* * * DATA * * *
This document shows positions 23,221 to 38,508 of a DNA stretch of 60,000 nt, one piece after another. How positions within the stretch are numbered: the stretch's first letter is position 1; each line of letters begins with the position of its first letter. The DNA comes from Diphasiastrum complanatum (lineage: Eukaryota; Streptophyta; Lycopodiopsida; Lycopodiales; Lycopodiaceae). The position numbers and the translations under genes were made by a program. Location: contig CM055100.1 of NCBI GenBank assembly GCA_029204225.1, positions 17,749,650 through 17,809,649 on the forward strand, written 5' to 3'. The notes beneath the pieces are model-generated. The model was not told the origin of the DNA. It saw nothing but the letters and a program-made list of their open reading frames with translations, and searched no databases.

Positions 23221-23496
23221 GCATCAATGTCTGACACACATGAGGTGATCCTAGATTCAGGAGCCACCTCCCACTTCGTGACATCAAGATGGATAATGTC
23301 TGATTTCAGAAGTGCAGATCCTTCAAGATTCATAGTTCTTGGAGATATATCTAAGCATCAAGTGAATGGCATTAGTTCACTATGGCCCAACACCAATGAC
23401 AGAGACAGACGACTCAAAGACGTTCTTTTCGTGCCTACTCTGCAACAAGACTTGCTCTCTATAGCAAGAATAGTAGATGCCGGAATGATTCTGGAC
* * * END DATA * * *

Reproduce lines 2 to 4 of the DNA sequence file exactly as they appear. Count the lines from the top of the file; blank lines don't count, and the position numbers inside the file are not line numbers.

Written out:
Positions 23221-23496
23221 GCATCAATGTCTGACACACATGAGGTGATCCTAGATTCAGGAGCCACCTCCCACTTCGTGACATCAAGATGGATAATGTC
23301 TGATTTCAGAAGTGCAGATCCTTCAAGATTCATAGTTCTTGGAGATATATCTAAGCATCAAGTGAATGGCATTAGTTCACTATGGCCCAACACCAATGAC